Anyone can develop a dependency on alcohol and it can be very difficult watching someone you care about struggle to control their drinking habits.
Harmful drinking can cause various adverse issues not only for the person drinking, but for the entire family. Often, the home environment can become unpredictable or tense, and other common issues include mental and physical health problems, financial worries, parenting difficulties, and relationship breakdown.
If you are concerned it is important not to wait to bring it up, as the problem is likely to get worse if it is not addressed.
Signs to look out for
It can be difficult to recognise if your family member has a drinking problem but if it impacts life negatively, causes emotional distress, or their health is starting to suffer, it is time to seek help. Common signs may include:
They experience frequent cravings to drink alcohol or need a drink to unwind to feel better.
They can’t control the amount they drink or are unable to refuse alcohol.
They appear drunk regularly or need to drink more to get the same effect.
They attempt to hide their drinking or are dishonest about how much alcohol they drink.
They become upset or stressed when going without alcohol.
They consistently neglect responsibilities or find themselves in dangerous or risky situations because of drinking.
If you are worried about the drinking habits of your family member, it can be daunting to decide when to approach them, what to say, and what help to offer. Here are our key tips:
Raise your concerns
First, plan what you want to say and pick a time when they are sober so are more likely to be receptive to your concerns. Make sure you do this in a private, safe, and comfortable place. The following considerations may help you to raise the topic sensitively:
Be ready and willing to listen, and speak in a friendly, positive, and supportive way.
Avoid making them feel guilty or ashamed with sweeping accusations, criticism, or judgement.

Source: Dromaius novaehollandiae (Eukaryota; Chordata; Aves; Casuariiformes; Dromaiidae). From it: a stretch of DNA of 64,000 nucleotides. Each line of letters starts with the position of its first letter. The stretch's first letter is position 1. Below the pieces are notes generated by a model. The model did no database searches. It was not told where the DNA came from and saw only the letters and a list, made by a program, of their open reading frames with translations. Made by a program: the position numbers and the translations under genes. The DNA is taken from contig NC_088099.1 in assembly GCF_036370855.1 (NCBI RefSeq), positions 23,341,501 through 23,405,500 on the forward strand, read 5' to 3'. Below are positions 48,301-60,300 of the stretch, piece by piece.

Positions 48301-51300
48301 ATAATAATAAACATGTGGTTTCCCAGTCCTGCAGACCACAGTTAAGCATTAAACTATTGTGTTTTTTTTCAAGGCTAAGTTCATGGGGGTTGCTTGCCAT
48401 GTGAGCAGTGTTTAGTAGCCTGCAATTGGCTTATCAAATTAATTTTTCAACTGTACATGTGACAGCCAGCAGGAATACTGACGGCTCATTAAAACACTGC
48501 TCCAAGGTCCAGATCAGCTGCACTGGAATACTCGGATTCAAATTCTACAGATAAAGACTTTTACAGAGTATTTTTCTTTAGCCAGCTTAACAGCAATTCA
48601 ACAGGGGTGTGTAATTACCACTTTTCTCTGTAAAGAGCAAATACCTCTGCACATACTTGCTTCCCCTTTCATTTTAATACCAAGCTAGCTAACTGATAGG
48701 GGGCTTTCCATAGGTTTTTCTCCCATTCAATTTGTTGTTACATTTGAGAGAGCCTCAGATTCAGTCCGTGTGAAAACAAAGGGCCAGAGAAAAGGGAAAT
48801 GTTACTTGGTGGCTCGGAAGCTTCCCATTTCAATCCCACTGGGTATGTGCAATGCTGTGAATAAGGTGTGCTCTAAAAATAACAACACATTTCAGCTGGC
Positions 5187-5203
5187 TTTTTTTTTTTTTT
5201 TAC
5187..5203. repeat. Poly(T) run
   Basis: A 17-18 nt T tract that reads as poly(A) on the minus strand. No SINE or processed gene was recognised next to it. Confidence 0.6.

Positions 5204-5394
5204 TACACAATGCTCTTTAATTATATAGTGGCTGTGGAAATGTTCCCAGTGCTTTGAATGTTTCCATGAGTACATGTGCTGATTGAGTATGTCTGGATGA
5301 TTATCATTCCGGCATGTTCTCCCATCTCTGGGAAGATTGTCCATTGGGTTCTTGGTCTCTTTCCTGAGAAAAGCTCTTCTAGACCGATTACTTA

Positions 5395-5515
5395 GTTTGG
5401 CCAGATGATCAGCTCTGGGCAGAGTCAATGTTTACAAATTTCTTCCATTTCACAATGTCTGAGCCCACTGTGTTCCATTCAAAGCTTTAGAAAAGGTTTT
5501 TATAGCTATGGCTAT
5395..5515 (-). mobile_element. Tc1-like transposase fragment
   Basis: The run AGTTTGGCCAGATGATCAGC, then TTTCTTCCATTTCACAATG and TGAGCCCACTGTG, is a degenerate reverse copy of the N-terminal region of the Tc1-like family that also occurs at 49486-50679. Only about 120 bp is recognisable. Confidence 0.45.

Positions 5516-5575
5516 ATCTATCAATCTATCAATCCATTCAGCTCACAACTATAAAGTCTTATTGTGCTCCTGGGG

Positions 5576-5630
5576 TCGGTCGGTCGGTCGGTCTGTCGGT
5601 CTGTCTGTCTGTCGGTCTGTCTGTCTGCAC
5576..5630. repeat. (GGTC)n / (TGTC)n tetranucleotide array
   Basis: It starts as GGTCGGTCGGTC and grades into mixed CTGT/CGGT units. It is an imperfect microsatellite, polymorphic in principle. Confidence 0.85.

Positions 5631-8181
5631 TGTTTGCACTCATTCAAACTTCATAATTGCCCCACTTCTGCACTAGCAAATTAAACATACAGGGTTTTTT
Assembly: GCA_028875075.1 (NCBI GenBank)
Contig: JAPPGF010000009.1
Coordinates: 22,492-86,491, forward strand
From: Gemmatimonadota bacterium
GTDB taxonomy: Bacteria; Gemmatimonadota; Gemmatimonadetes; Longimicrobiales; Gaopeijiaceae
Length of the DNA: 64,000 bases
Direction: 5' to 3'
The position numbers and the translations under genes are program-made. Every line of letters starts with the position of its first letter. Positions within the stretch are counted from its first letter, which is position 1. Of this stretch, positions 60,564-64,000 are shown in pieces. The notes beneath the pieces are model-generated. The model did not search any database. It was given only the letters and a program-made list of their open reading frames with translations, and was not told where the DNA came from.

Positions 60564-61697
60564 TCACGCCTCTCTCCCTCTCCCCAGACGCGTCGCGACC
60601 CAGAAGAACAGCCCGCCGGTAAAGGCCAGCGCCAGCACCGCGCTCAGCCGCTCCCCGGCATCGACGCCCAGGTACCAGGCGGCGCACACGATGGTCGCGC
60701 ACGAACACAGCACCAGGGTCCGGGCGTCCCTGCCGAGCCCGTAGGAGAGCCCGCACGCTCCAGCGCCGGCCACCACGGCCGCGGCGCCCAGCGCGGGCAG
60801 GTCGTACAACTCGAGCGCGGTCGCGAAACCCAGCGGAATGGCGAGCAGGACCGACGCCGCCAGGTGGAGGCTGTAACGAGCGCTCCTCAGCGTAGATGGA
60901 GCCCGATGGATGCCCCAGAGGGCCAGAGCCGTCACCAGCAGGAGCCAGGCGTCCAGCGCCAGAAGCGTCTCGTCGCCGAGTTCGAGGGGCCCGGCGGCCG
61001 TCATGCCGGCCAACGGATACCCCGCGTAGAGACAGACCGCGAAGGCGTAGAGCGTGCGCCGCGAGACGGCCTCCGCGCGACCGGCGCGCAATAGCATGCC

Refer to specific events or instances, rather than vague views or assumptions.
Be truthful but choose your words carefully to avoid causing your loved one to become defensive or agitated.
Avoid an argument. No matter the reaction, attempt to remain calm and assure your family member that they have your respect and support. If it doesn’t go well, try again another time.
Don’t force the issue if you’ve already brought it repeatedly; it may be better to remind them that you will be there to support them when they are ready.
While you can’t force your family member to get help, you can assist and encourage them to reach this decision and take ownership of their actions and choices. Some key considerations include:
Suggest that they make an appointment with their GP to discuss the services and treatments available. The first critical step in recovery is reaching out.
Make sure that they are not putting themselves or others at risk by drink driving or undertaking any other activities that may be dangerous while drinking.
Encourage them to take care of themselves physically, eat regularly, and drink plenty of water so that they don’t become dehydrated.
Stay positive about their ability to change and offer praise for any efforts they make.
Let them know that you care about their wellbeing, and that you are there when they need your support.
Look after yourself
The emotional impact of supporting a family member who is drinking harmfully can take its toll. It is important to:
Make sure that you get enough sleep and have strategies for relieving your own stress.
Ask your GP for advice and you can also go directly to an alcohol support service (see a list of services below). In these groups, you can discuss your experiences openly and learn from others who have been in your situation.
Consider talking to other family members or friends honestly about your feelings and ask them to consider what they can do to help.
Remember that your loved one has made their own choices and you are not responsible for their behaviour.
The NHS Addictions Provider members provide support for service users and their families. You can find support and information related to alcohol consumption and treatment services via their websites below.
You can also find NHS alcohol addiction services based on location.
Inclusion - Birmingham & Solihull NHS Trust - South London & Maudsley NHS Trust - Greater Manchester Mental Health NHS Foundation Trust - Avon and Wiltshire Mental Health Partnership NHS Trust - Central and North West London NHS Foundation Trust -
Surrey and Borders Partnership NHS Foundation Trust - Leeds and York Partnership NHS Foundation Trust - Cumbria, Northumberland, Tyne and Wear NHS Foundation - Rotherham Doncaster and South Humber NHS Foundation Trust - Nottinghamshire Healthcare NHS Foundation Trust - Derbyshire Healthcare NHS Foundation Trust - North Staffordshire Combined Healthcare NHS Trust - Greater Manchester Health & Social Care Partnership
There are also many organizations and charities across the UK that provide support and advice around alcohol misuse.
Call the Drinkline national alcohol helpline on 0300 123 1110
Alcoholics Anonymous helpline on 0800 9177 650
Al-Anon Family Groups helpline on 020 7403 0888